The editors explain:

117–20, §51 þ 120–2, §52 Second and third supplements made by the consuls of ad 5: Duty on untrained slaves.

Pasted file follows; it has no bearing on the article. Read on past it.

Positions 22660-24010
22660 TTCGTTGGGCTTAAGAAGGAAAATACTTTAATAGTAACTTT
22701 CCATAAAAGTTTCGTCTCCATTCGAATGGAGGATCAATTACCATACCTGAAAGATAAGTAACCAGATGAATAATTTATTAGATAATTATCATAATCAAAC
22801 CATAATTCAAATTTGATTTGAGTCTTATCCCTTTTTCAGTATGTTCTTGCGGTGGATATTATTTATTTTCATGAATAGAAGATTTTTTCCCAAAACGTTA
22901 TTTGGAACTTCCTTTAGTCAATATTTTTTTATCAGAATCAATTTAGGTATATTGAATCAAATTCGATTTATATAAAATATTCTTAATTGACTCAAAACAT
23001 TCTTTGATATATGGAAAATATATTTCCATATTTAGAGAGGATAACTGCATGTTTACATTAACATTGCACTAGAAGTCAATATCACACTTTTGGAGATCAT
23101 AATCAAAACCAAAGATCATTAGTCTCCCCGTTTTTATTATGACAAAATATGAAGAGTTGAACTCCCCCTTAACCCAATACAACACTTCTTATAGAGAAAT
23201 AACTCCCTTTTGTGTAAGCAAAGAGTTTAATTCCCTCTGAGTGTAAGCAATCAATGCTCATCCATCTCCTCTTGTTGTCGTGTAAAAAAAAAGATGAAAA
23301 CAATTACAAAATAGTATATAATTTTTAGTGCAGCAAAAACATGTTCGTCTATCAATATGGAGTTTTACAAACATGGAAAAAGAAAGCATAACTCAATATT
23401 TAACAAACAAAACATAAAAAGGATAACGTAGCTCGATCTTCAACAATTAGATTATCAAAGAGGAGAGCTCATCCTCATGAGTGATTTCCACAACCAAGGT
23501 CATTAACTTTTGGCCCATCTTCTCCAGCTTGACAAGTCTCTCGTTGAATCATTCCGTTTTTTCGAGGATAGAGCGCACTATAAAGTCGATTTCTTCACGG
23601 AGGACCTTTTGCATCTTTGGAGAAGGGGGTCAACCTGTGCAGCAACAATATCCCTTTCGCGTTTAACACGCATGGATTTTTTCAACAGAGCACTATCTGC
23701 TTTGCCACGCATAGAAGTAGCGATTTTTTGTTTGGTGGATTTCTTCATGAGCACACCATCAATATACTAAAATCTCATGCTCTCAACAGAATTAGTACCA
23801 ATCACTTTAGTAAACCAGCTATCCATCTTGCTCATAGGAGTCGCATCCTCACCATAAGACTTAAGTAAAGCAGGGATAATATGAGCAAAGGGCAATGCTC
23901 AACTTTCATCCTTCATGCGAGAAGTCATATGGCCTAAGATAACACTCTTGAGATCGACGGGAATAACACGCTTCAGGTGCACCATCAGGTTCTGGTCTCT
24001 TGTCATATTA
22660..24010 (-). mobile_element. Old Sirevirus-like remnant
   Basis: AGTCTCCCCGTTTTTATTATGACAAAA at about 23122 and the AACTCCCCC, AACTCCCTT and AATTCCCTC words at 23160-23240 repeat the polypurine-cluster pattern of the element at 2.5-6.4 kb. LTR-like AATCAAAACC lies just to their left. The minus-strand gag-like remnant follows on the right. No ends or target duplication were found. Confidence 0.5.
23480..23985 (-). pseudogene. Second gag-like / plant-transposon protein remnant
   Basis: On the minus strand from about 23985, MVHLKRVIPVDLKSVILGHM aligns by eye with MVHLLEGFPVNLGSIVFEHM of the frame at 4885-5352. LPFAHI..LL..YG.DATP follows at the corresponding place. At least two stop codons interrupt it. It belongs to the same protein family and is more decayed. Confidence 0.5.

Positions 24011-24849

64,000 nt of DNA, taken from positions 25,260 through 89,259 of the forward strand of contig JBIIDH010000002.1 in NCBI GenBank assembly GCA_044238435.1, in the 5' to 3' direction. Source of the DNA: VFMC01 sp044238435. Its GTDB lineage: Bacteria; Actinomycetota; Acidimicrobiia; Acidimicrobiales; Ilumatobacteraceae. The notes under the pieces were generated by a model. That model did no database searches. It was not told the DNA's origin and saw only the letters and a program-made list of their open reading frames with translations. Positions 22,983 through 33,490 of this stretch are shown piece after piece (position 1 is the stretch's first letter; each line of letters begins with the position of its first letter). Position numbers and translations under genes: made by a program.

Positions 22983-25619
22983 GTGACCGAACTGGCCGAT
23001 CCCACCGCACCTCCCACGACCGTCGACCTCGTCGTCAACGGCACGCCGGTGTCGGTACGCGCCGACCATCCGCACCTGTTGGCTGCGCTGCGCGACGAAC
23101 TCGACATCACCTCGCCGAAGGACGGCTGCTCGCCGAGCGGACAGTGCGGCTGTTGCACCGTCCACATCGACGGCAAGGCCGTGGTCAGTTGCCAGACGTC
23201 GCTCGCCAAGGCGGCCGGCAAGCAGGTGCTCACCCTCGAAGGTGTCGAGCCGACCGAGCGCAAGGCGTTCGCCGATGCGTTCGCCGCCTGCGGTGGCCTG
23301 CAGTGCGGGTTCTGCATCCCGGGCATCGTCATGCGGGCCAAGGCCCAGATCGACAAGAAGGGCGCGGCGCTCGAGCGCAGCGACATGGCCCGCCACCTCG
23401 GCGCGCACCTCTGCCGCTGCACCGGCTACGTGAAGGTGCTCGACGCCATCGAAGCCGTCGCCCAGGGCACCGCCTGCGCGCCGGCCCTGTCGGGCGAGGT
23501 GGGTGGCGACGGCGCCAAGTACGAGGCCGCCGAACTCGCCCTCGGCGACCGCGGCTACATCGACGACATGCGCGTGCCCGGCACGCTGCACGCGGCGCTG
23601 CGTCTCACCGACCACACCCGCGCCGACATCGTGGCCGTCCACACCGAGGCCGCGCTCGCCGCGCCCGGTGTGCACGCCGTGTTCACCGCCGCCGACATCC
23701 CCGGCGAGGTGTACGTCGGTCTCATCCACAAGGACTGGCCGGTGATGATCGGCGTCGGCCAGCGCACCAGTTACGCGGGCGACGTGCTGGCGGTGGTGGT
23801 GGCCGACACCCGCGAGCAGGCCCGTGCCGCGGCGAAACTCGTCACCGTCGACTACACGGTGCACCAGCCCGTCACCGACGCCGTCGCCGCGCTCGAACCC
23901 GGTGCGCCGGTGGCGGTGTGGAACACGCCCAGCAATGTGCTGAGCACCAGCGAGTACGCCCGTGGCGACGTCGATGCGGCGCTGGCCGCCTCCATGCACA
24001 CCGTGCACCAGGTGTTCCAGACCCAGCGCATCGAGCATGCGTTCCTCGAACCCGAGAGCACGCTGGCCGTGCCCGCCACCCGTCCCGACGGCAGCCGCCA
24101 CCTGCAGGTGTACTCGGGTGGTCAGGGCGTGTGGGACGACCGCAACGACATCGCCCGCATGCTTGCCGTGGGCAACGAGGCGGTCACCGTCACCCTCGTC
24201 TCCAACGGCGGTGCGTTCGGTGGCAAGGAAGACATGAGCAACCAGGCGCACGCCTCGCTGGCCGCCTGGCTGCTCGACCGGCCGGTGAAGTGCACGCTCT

See Jones 1987 and compare 50. The Wrst of the supplements, which are closely linked in their subject matter, focuses, for the special case of the nouicii serui (see Plaut. Capt. 718), on the basic regulation which in 75 BC already belonged to the core of the lex portorii (40–2, §16), that only the publicanus or his business manager was authorized to receive a customs declaration and that only the σφαγις of the societas established top-grade immunity. (Schäfer 1991 has shown it to be probable that this σφραγις meant not a brand or tattoo, but a neckband bearing a lead seal or something similar.) Only if the customs officer was away might and should the holder of the supreme magistracy in the neighbouring town (who at that time as a rule would not be a Roman citizen) legitimately take on this function as a substitute. The problem that prompted the supplement appears here to have lain in the fact that the basic rate of duty for nouicii serui was not in dispute, in contrast to the ueterani who had already been a longer time in the possession of their itinerant masters. (Marcian in Dig. 39. 4. 16. 3 makes the distinction between the two categories of slave through service in slavery in the city for one year, anno continuo in urbe; the question of its transference to the customs law of Asia can only be posed.) The opposite view resurfaces during the Severan age in Marcian’s opinion. According to this, undeclared introduction leads to sequestration in the case of nouicia mancipia, not however in that of ueterana. For Marcian the liability to customs depended probably on the utilization of the new slaves as uenalia siue usualia (see with reference to scholarly discus- sion Klingenberg 1977, 65–70, where the ruling of ad 5 obviously has no role to play). The δοῦλα σώματα whom the itinerants brought with them οἴκοθεν must be assigned to the category of these ueterani whose exemption from customs dues already belonged to the core of the lex portorii of 75 BC (62, 76, §§25 and 33). Apparently not all travellers were granted these exemptions, but only state transport agents in the Wrst place and publicani in the second.